One of the most effective systems used in hospitality to maximize revenue while increasing spa occupancy is yield management. The idea of yield management is certainly appealing in the spa industry, but the path to implementing a successful program isn’t always obvious.
But, let’s back up here. You might be asking, “What is yield management?” Basically, yield management is the process of frequently adjusting the price of a product or service in response to market factors like demand or competition to maximize revenue. It’s most commonly applied with limited or finite capacity, such as with seats on an airline, or in this case, a service provider’s time and energy.
The system is based on understanding, anticipating, and influencing consumer behaviour which is itself influenced by factors like seasons, time of day, holidays, etc. When demand is high, prices go up, when demand is low, prices go down. A good software system can maximize peak period utilization and drive traffic during slower periods.
Successfully implemented, a yield management system will optimize intake, minimize downtime, increase revenue, and keep your spa or salon appointment book busy and your staff happy.
So what’s the secret to a successful program? How much should you raise or reduce your prices, when, and what for? And how do you communicate these shifts with your customers in a way that they will not only accept, but embrace?
Here are a few strategies for a successful use of dynamic pricing.
- Before you do anything, do your research. Book4Time reached out to Robert Shumsky Professor of Operations Management at Dartmouth’s Tuck School of Business, and an expert in yield management, to get some tips. Shumsky cautions. “Don’t make these decisions with your gut or by just copying what your competitors are doing. Yield management should be done using data and market research.”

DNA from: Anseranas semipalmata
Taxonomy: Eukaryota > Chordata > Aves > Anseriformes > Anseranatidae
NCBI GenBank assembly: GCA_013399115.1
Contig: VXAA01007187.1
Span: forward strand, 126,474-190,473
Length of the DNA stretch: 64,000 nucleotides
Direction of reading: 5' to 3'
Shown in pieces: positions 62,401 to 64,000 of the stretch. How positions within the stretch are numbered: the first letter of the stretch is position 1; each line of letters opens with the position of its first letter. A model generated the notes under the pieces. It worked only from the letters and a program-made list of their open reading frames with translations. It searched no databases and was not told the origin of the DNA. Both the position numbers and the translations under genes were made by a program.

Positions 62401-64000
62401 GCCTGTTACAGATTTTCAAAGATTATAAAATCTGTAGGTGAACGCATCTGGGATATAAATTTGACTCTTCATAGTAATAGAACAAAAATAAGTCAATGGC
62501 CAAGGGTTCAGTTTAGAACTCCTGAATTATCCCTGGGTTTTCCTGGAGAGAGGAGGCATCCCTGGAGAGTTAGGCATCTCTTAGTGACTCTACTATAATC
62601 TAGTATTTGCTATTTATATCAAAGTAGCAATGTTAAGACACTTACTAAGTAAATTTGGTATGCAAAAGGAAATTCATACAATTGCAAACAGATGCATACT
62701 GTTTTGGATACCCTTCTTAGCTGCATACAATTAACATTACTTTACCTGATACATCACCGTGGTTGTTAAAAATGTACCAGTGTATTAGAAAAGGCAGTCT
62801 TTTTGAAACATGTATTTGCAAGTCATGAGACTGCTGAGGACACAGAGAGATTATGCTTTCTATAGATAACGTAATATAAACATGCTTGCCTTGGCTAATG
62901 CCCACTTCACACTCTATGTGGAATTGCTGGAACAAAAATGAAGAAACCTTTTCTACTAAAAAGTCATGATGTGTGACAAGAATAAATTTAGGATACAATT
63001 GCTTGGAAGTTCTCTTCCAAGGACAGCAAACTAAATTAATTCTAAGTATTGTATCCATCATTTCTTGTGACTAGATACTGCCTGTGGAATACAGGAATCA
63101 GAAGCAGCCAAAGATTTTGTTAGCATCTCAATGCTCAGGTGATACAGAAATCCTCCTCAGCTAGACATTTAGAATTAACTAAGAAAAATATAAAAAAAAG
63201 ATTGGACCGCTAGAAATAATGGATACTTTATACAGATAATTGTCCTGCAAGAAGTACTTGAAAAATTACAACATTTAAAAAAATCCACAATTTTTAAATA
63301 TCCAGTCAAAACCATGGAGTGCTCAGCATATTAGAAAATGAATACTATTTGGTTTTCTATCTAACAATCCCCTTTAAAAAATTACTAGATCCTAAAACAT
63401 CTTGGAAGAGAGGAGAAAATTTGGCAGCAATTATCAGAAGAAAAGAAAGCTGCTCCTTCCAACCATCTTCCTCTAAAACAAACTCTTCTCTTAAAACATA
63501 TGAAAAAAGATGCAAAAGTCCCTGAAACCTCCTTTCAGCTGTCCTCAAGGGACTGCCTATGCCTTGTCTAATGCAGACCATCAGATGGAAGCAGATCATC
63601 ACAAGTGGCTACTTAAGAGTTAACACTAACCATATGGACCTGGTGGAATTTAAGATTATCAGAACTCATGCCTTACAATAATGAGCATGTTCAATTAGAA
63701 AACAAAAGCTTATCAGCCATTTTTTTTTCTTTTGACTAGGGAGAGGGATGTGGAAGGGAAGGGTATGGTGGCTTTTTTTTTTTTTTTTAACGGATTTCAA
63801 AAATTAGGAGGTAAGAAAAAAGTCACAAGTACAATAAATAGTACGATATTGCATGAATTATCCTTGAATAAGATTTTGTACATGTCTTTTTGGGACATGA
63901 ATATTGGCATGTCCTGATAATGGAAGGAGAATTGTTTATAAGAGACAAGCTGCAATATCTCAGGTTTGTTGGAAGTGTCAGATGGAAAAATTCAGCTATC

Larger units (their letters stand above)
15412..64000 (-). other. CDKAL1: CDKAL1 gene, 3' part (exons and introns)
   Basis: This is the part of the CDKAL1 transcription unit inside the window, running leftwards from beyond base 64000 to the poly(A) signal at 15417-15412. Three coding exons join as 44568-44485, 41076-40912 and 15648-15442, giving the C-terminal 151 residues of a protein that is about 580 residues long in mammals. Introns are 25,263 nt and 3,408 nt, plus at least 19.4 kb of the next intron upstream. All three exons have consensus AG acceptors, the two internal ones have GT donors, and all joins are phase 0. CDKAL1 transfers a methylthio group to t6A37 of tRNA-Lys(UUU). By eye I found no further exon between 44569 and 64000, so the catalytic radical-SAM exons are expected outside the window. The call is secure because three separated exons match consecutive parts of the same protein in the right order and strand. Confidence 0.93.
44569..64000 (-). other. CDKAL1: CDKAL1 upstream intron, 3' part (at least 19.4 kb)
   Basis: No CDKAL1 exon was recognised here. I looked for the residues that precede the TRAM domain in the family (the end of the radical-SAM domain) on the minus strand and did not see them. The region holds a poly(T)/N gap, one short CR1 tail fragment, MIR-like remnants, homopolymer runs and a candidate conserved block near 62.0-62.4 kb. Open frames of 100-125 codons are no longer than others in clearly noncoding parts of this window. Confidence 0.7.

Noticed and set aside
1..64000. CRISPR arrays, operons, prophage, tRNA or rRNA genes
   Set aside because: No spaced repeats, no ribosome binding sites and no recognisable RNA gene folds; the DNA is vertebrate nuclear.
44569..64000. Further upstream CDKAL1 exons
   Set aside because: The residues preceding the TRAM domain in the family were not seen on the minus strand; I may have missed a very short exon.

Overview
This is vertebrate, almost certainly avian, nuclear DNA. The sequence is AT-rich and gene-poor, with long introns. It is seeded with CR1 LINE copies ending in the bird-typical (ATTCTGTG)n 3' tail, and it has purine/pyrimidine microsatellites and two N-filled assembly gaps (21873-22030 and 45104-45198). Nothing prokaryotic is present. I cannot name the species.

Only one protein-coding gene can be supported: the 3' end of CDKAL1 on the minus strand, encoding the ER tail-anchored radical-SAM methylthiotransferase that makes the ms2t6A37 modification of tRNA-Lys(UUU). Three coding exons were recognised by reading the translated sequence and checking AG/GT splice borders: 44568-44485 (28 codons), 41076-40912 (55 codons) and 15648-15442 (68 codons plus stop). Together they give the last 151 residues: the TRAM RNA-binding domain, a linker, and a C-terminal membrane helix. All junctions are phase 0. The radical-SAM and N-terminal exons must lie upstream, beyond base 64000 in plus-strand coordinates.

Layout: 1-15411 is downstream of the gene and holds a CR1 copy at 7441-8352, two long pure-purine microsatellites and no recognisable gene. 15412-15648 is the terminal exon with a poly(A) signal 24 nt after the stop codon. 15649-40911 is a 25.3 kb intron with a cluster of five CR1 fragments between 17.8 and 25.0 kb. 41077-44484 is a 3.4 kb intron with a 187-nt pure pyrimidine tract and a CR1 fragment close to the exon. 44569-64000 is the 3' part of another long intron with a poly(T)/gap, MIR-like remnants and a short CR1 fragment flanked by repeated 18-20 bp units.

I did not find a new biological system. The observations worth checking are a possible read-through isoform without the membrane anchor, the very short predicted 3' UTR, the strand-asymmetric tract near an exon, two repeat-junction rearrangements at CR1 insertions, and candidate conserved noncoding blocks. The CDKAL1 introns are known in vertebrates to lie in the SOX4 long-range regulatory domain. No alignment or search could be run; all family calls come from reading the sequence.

- Know who your customers are, what their needs are, and their willingness to pay for those needs. You don’t need a yield management system to tell you that your prices should be higher on weekends, but maybe they should be lower on Sunday mornings. Also, perhaps different prices should be charged for advanced reservations vs. walk-ins. Should there be a penalty for a cancelled reservation?
- Lowering prices during the week might not be the best course of action. One spa manager we know who recently implemented yield management opted to raise his weekend prices instead of lowering his weekday ones and found his customers were more than happy to pay the premium for weekend visits. It had no negative effect on revenue at all.
- Experiments are another way to test things out. Shumsky, also said, “If you’re a chain with five spas, you could change the prices at one for a half a year and see what the effect is. Based on that information you could probably make much better decisions.”
Once you decide when and how much to lower and raise your prices, how do you let clients know about it?
- Grandfathering. One thing a spa or salon wanting to introduce variable pricing without upsetting customers might do is to grandfather, says Shumsky. “You could allow existing customers to retain their existing rates but charge new customers peak pricing. Another way is to bring in a higher price on weekends but add in a little extra service that doesn’t cost you much, and say you’re now charging for deluxe service.”
- Be careful to let customers know that they are still valued. This is important in the spa industry, Shumsky points out, because it’s one that relies heavily on trust. But if you provide exceptional experience and a top-notch customer service, they will stick with you. And if you don’t, then you should be working on that first.
Book4Time offers powerful marketing tools to handle your yield management that provide you with the most accurate data while helping you save time on research and implementation. Talk to one of our experts today to see it in action!